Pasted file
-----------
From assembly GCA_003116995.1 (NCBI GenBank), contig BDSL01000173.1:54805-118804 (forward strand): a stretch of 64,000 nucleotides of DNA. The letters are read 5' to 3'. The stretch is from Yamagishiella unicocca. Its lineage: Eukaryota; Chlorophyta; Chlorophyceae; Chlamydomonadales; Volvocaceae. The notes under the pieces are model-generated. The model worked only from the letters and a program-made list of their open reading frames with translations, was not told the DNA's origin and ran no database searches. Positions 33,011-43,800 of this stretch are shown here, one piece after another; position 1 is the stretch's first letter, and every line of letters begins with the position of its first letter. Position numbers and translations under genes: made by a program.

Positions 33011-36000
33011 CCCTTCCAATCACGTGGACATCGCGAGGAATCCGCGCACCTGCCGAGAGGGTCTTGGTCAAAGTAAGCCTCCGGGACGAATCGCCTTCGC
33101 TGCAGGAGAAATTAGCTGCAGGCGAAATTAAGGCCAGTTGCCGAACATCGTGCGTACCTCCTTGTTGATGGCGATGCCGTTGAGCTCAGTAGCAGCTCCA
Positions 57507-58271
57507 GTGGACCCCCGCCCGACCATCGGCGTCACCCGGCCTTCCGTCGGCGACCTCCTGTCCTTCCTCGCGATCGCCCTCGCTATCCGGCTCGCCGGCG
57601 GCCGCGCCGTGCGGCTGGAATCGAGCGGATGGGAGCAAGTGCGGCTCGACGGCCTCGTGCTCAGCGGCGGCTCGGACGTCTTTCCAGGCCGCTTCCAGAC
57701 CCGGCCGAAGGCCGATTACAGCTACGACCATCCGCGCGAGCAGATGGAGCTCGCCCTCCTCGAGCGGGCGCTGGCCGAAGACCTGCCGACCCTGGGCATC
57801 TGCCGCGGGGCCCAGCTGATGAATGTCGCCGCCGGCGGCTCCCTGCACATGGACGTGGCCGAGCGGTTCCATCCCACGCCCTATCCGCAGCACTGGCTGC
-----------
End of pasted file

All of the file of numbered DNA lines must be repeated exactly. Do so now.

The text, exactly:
From assembly GCA_003116995.1 (NCBI GenBank), contig BDSL01000173.1:54805-118804 (forward strand): a stretch of 64,000 nucleotides of DNA. The letters are read 5' to 3'. The stretch is from Yamagishiella unicocca. Its lineage: Eukaryota; Chlorophyta; Chlorophyceae; Chlamydomonadales; Volvocaceae. The notes under the pieces are model-generated. The model worked only from the letters and a program-made list of their open reading frames with translations, was not told the DNA's origin and ran no database searches. Positions 33,011-43,800 of this stretch are shown here, one piece after another; position 1 is the stretch's first letter, and every line of letters begins with the position of its first letter. Position numbers and translations under genes: made by a program.

Positions 33011-36000
33011 CCCTTCCAATCACGTGGACATCGCGAGGAATCCGCGCACCTGCCGAGAGGGTCTTGGTCAAAGTAAGCCTCCGGGACGAATCGCCTTCGC
33101 TGCAGGAGAAATTAGCTGCAGGCGAAATTAAGGCCAGTTGCCGAACATCGTGCGTACCTCCTTGTTGATGGCGATGCCGTTGAGCTCAGTAGCAGCTCCA
Positions 57507-58271
57507 GTGGACCCCCGCCCGACCATCGGCGTCACCCGGCCTTCCGTCGGCGACCTCCTGTCCTTCCTCGCGATCGCCCTCGCTATCCGGCTCGCCGGCG
57601 GCCGCGCCGTGCGGCTGGAATCGAGCGGATGGGAGCAAGTGCGGCTCGACGGCCTCGTGCTCAGCGGCGGCTCGGACGTCTTTCCAGGCCGCTTCCAGAC
57701 CCGGCCGAAGGCCGATTACAGCTACGACCATCCGCGCGAGCAGATGGAGCTCGCCCTCCTCGAGCGGGCGCTGGCCGAAGACCTGCCGACCCTGGGCATC
57801 TGCCGCGGGGCCCAGCTGATGAATGTCGCCGCCGGCGGCTCCCTGCACATGGACGTGGCCGAGCGGTTCCATCCCACGCCCTATCCGCAGCACTGGCTGC